It’s kind of like English in elementary school: a good idea in principle, but horribly executed…

Ben, your blog needs some recipes, just saying!
Cheese scones would be a good start.

Funnily enough I have been cooking more recently as I am on a diet! I’m trying intermittent fasting and low-carb at the moment, so both cheese and scones are firmly off the menu 😉

You need something for the cheat days:-)

You know, that is a very good point. Cheesy scones it is tomorrow 🙂

[…] the story I wrote about yesterday seems to have caught the eye and the imagination of people I know. I have yet to see a positive […]

Before we debate about whether or not training teachers or adding JETs would have a better return on investment, it might be wise to determine what the desired effect is. If we are looking to increase international understanding–especially in rural areas–I would argue that the JET Program has been extremely effective and provided a much better return on investment than teacher training would. If the goal is better English teaching, then the investment in the JET Program would be difficult to justify. What’s the goal?

Oh boy, I don’t think I have enough time to think of a proper response. I am a 4th year JET in Miyagi and like you, I have seen the wonder and horror of the JET Program.

When a JTE is willing to take a little extra time and communicate with a willing ALT about class, magical English instruction can take place. But my biggest problem is that most JTEs don’t respect the ability for an ALT to contribute to class and only use them as a living breathing moving CD player, or ALTs don’t take their job seriously and are simply in Japan for an extended vacation with health benefits.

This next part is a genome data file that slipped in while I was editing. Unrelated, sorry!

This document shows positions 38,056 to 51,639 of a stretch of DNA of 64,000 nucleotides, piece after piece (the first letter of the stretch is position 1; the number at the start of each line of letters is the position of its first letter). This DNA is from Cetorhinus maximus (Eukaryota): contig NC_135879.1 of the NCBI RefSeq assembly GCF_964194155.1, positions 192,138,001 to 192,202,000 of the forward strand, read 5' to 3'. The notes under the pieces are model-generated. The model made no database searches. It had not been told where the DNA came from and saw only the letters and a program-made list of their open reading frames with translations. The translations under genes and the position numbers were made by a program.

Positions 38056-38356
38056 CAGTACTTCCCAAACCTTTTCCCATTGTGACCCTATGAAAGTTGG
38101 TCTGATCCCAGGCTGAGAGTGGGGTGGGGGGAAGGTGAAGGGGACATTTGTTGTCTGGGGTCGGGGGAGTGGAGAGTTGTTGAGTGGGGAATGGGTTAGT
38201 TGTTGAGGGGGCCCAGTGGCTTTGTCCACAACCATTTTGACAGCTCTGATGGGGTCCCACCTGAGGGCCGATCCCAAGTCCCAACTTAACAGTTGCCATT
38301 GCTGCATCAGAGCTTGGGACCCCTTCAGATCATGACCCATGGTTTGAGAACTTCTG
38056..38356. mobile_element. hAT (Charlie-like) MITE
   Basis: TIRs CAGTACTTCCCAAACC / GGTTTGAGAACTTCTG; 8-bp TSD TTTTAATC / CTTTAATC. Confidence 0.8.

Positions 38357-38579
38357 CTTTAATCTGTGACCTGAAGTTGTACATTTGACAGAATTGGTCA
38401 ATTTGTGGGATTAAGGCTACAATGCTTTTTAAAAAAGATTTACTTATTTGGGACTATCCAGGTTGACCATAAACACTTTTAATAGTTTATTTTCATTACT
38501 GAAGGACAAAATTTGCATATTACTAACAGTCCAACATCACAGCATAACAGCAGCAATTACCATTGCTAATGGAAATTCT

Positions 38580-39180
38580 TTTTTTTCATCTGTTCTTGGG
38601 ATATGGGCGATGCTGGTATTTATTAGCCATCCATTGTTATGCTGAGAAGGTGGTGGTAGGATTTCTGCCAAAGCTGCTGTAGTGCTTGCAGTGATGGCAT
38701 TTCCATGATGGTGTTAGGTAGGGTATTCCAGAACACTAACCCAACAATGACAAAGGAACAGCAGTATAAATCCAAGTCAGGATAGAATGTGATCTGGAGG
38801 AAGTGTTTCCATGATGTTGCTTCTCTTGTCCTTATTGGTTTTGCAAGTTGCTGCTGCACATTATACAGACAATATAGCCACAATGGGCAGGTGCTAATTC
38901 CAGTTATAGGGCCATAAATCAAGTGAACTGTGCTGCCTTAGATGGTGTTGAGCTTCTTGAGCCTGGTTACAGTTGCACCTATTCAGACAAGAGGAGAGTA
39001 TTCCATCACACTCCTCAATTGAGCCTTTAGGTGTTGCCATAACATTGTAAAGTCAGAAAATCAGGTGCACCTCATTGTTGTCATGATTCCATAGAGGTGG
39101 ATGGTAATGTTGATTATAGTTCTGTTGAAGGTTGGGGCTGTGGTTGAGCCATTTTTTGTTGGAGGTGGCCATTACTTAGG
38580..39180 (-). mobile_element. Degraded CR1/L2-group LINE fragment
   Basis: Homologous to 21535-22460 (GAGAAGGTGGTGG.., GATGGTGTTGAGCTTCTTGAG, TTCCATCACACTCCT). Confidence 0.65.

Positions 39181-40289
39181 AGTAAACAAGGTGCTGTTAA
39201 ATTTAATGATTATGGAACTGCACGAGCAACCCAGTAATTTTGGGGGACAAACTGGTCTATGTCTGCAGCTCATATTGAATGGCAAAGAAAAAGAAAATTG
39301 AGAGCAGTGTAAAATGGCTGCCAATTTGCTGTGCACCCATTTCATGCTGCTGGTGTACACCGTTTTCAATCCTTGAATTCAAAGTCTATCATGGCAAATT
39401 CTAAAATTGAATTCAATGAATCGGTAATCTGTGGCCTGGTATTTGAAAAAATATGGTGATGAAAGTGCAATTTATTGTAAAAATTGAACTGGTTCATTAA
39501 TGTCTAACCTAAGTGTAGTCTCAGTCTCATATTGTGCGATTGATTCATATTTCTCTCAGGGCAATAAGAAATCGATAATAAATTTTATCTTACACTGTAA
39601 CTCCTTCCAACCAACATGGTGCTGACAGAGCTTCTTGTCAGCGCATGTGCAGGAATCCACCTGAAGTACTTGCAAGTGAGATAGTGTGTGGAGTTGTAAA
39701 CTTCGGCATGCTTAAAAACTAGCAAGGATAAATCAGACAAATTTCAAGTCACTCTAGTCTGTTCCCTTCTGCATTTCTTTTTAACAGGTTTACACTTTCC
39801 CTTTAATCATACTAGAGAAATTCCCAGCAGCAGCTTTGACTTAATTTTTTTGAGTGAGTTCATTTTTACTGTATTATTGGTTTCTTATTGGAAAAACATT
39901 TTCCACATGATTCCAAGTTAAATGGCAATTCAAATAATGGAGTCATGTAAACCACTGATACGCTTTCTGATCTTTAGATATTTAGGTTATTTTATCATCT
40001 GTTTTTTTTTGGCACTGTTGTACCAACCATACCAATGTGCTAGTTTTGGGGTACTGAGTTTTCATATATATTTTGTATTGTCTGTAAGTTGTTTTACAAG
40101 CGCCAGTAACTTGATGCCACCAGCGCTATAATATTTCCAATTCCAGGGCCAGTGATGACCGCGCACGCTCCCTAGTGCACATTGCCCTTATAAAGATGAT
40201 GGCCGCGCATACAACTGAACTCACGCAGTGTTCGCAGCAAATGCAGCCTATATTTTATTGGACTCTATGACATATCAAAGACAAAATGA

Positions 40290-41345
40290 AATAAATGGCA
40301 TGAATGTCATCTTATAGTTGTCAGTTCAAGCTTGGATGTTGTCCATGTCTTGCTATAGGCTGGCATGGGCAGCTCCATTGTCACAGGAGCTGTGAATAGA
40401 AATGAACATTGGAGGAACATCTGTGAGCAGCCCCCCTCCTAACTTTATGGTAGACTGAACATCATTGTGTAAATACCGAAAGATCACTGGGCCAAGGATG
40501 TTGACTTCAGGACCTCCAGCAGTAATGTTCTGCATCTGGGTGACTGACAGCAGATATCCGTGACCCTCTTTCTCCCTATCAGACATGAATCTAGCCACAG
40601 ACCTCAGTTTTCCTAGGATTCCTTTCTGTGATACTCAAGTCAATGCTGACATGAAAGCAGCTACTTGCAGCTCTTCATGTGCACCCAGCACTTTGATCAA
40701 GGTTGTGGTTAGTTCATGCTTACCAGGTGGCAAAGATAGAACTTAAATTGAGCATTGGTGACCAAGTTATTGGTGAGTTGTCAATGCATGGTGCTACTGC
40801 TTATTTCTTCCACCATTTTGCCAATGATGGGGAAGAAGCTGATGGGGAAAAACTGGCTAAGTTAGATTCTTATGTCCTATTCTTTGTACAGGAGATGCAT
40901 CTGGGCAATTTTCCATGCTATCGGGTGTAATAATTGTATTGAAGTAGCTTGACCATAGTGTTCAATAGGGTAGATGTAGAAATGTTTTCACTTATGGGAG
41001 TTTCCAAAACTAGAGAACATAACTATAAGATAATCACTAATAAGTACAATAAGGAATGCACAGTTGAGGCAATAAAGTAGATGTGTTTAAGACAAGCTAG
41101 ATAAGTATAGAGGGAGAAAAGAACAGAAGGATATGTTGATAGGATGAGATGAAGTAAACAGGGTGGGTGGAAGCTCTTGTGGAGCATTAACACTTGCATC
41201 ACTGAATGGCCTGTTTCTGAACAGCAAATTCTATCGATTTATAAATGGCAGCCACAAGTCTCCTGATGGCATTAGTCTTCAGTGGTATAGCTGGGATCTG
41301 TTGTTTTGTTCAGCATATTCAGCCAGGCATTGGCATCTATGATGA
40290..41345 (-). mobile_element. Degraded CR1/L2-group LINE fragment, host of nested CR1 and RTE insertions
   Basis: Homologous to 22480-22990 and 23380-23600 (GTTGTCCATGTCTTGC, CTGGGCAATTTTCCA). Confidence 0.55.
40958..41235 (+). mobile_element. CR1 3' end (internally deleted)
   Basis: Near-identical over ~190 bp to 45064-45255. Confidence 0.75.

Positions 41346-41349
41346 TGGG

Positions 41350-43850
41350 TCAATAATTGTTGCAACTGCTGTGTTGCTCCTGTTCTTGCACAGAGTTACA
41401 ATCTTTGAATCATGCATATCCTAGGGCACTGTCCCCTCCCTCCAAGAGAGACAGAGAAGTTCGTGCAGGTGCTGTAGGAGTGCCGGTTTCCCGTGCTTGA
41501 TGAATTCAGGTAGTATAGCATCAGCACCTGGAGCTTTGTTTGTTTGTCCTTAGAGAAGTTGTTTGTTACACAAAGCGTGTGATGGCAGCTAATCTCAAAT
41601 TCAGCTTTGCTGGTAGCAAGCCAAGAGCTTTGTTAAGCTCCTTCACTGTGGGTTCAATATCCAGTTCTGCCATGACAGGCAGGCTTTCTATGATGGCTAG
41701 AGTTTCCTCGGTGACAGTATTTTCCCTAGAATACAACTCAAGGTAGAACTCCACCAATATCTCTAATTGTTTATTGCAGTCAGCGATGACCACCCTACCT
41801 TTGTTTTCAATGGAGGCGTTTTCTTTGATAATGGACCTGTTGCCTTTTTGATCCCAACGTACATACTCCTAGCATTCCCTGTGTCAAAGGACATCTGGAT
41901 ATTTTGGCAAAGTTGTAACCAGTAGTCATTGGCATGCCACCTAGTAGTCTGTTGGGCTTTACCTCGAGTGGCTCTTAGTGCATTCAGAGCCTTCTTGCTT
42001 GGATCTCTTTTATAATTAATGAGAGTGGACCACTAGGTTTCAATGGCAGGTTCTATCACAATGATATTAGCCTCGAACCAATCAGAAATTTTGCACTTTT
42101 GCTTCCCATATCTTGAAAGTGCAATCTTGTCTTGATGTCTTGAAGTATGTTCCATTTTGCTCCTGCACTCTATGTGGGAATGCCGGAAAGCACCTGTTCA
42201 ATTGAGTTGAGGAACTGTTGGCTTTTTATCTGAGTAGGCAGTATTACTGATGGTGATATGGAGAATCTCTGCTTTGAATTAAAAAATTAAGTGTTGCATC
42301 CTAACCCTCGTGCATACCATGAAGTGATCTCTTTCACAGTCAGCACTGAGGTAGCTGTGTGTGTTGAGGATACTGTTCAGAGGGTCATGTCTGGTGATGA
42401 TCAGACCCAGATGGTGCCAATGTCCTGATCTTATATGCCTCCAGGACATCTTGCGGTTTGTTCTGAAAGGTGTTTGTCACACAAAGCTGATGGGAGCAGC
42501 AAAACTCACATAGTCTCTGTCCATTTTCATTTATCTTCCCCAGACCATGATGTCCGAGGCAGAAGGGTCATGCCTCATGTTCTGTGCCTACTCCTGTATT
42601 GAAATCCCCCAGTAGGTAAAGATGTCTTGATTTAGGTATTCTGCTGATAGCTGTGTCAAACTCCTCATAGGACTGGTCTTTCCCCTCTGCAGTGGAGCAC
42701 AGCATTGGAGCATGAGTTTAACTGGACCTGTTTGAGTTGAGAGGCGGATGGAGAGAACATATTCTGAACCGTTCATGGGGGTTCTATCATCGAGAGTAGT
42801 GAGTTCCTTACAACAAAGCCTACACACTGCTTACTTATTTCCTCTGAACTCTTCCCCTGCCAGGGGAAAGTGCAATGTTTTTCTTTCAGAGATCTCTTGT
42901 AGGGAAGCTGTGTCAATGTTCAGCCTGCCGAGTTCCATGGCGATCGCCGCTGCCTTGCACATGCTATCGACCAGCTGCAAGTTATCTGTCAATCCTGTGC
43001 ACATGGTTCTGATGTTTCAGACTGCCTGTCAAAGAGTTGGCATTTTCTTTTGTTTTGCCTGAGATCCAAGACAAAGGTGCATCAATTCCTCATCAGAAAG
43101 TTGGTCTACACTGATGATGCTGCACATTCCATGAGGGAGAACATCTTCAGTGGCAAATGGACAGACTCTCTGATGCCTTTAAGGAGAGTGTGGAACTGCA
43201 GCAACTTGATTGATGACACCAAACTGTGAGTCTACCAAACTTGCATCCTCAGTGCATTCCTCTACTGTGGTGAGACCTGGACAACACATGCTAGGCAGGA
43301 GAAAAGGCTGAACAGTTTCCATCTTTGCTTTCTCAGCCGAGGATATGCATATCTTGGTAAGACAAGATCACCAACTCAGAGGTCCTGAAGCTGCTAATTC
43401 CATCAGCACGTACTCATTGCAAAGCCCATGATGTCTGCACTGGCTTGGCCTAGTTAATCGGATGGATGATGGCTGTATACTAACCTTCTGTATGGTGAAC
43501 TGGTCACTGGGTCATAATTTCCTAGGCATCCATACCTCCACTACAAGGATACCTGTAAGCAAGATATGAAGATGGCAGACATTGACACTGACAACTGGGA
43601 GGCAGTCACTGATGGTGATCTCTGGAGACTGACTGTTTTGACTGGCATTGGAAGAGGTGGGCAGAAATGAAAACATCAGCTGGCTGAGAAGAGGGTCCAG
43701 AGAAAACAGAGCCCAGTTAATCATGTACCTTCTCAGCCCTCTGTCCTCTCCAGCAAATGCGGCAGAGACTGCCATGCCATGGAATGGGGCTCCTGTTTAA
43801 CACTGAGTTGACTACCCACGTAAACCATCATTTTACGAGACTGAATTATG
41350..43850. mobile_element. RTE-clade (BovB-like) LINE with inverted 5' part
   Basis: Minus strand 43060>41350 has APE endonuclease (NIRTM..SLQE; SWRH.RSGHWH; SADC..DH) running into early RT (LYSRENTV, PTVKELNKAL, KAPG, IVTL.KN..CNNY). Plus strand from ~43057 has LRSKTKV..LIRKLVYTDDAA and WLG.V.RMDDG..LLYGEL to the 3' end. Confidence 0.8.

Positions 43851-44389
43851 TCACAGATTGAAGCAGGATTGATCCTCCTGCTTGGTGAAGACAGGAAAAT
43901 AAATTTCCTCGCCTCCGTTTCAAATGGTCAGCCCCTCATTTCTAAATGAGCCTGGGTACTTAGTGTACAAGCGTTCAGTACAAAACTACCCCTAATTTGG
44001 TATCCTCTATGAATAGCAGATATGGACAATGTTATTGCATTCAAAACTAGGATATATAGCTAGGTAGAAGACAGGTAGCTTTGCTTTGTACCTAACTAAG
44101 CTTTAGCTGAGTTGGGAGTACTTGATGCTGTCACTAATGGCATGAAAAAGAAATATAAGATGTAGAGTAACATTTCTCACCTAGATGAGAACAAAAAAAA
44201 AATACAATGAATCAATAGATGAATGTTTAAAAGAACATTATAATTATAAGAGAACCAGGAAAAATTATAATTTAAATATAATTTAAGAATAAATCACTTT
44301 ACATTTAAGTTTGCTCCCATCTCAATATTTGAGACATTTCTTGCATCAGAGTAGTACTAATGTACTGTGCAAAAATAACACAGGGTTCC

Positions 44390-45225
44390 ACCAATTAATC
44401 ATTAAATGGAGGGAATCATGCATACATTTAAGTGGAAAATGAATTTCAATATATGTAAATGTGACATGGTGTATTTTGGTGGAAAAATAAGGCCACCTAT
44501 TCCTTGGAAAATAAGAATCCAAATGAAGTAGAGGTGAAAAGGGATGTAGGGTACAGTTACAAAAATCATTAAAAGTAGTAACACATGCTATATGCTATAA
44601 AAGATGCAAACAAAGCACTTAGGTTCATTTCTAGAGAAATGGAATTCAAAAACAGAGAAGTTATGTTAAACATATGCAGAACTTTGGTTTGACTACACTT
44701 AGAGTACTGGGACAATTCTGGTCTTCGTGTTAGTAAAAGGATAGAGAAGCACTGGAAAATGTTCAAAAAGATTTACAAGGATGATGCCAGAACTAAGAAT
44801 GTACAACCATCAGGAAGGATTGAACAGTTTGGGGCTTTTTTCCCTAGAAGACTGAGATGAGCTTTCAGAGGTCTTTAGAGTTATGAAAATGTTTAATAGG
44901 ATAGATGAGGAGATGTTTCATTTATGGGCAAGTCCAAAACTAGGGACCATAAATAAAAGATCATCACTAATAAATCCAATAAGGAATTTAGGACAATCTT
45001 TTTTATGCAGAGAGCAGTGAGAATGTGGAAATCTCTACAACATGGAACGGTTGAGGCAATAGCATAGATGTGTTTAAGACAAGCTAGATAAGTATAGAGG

I’m looking forward to reading your next article.

Hi Andrew
Thanks for the kind words!

Hi Ben. Couldn’t agree more with your mention of the need for emphasis and focus on training. That is the top of the list; not just throwing more people or money at the situation. Also, there need to be focus groups to discuss objectives. As Covey mentions “Begin with the End in Mind.” What is the desired end result? What is the end vision we should all be shooting for to help create? This in turn will give a measuring stick for looking at and evaluating curriculum and teaching materials used (or avoided). The amazing thing to me is that China and Korea have some very fluent speakers of English. What are their teaching methods? What teaching materials are they using? Also, English (spoken language) is very successfully taught in European public school systems. Studying success in order to replicate it, should also be looked into. Maybe looking outside to other programs and other countries bruises the egos of those who control the curriculum or the program of language teaching (and notice the wording of “language teaching” rather than putting the focus on “language learning” by the students, or “langauge acquisition” or practical language “use and fluency”). The roots of the discussion go much deeper (philosophy) rather than just a focus on the numbers of teachers (foreign and native) or the amounts of money spent. If the ladder is leaning against the wrong wall, does it matter how fast or efficiently one gets to the top? Effectiveness seems to be the key concept that is constantly overlooked, unfortunately.

Hi Dan
Thanks for stopping by! Excellent points, succinctly made. I suspect you’d do a better job of reforming the JET program than the current administrators 🙂